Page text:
Birth parent expenses and USA adoptions

AddToAny

Share
Author: 
Joanne Thalken
Source: 
Focus on Adoption magazine

The Adoption Act 1996, regulates adoptions in BC, and is specific about what birth mother expenses prospective adoptive parents might expect to pay [see sidebar]. Medical expenses related to the prenatal care and birth of the baby are not usually covered unless the mother doesn't have medical coverage from any other source. Thankfully, our Medical Services Plan will almost always cover these expenses.

This is not the case in the United States—a fact that prospective adoptive parents considering US adoption need to consider.

I have spoken to several adoptive parents involved in USA adoptions who have paid a much wider range of birth parents’ costs. In some states adopting parents can pay for rent, food, medical costs, travel, and even maternity clothes. In most cases, these have been entirely legitimate, and are in accordance with the adoption laws of the state where the birth mother resides and the child is born.

As long as families adopting from the USA follow the state regulations around payment for birth parent expenses, they are not breaking BC law. Intercountry adoptions must be completed according to the laws of the sending, not the receiving, country.

Most states do have statutes that specify the type of birth parent expenses a prospective adoptive family is allowed to pay. The actual dollar amount is usually limited by the standard of "reasonable and customary." Adopting parents are not permitted to pay for items such as a car or to give cash payments not related to legitimate expenses.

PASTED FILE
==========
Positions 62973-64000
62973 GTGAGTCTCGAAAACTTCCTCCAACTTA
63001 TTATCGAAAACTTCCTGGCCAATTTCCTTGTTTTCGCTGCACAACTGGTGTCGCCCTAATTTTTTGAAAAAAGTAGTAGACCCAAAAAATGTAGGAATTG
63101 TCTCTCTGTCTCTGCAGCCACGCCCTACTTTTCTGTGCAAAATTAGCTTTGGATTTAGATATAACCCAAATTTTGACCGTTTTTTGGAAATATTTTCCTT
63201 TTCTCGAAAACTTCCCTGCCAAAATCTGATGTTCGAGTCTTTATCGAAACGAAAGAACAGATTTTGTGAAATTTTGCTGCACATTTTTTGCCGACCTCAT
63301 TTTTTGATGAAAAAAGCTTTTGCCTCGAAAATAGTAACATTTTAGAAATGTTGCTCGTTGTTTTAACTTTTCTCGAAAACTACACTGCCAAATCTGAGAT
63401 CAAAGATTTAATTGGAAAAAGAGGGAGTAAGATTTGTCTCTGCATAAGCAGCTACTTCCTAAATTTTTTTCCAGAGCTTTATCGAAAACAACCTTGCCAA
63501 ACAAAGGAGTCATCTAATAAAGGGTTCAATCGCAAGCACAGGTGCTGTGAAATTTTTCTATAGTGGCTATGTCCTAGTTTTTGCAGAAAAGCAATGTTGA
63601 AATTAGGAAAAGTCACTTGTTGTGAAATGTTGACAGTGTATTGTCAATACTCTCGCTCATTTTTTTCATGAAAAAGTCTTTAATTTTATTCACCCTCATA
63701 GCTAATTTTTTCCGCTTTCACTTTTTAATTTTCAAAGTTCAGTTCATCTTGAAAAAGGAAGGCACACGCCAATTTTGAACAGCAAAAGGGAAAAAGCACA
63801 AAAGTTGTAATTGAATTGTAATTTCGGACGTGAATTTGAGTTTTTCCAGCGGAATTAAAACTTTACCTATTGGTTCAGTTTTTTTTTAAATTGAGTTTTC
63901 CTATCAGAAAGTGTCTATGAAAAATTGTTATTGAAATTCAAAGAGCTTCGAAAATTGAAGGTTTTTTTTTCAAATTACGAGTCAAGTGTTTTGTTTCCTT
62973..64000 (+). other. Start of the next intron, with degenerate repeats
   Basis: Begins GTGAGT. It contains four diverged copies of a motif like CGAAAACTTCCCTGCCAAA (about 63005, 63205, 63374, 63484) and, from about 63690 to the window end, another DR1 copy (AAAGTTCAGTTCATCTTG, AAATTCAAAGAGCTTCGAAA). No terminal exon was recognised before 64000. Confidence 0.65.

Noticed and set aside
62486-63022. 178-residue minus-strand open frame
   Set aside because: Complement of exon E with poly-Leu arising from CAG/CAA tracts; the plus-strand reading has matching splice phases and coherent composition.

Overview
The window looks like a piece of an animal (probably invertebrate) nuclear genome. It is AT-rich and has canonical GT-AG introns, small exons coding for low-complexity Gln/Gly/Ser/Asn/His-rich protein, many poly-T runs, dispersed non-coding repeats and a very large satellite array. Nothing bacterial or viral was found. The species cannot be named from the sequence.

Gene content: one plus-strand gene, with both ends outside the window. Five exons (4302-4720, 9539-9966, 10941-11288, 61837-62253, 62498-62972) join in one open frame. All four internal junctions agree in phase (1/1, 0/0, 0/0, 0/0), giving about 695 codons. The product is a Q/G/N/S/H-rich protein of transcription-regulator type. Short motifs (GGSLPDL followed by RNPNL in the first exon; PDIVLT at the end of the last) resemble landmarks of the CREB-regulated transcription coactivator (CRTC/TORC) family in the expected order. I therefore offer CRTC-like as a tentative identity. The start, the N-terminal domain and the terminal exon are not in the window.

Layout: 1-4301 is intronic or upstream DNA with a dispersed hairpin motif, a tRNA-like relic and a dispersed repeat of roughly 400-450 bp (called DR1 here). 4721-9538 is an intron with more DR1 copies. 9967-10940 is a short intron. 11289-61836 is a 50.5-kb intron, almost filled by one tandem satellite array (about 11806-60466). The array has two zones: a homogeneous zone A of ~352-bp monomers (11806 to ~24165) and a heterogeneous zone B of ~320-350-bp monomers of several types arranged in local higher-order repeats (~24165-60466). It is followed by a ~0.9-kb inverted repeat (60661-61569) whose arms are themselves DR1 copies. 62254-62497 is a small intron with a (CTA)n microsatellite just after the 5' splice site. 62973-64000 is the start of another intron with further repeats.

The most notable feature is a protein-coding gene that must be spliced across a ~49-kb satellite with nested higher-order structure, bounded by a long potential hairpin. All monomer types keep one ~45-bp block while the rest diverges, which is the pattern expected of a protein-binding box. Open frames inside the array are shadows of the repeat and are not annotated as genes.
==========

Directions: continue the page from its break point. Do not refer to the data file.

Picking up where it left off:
One USA agency representative I spoke to explained that she advises Canadian families that they have a choice: they can look only at adopting a child where the birth mother has health insurance, or they can be open to adopting a child where they will be responsible for all such expenses. However, I have also heard of a case with that very same agency where parents were called and told about a particular child, became emotionally involved, made the decision to adopt, and were then subsequently overwhelmed by the financial burden.

When considering payment of birth parent expenses, parents should also realize that the birth mother might change her mind after the birth and not go ahead with her adoption plan. I also have heard of instances where
families have paid expenses to birth mothers who were not even pregnant. Parents should always ask the birth mother to provide evidence from a doctor that she is pregnant. They should also make sure that the birth mom is tested for drug or alcohol use.

Families should also ask their Canadian agency and the USA agency or lawyer they are working with to give them guidance on birth parent expenses, and they should also make the effort to familiarize themselves with the laws of the state that they are adopting from. It is also always a good idea to ask the agency or lawyer to refer you to Canadian families who have adopted through them. Be concerned if they are not prepared to do that.

If you are considering a USA adoption, think carefully about what level of birth parent expenses you could manage before going ahead. It hardly needs to be said that medical expenses for even short hospital stays and routine medical treatment can be astronomical in the US. Having to decide at the last moment whether to accept a referral of a child where the birth mother does not have medical insurance could prove to be extremely stressful. Prospective parents should also check into whether the birthmom is covered by the US Medicare program.

The best source of information on state laws regarding paying birth parent expenses and other adoption costs in the US is the National Adoption Information Clearinghouse (see end of article for the address).

As mentioned earlier, if you do go ahead, stay in close touch with your BC agency every step of the way, especially if you are concerned about escalating or unexpected birth parent expenses.

There are some USA agencies that charge a flat fee per adoption. In such cases, the agency will cover birth parent expenses. AFABC can provide you with details of those agencies.

AFABC staff, many of whom are experienced with USA adoptions, are always willing to talk to you and offer guidance and support.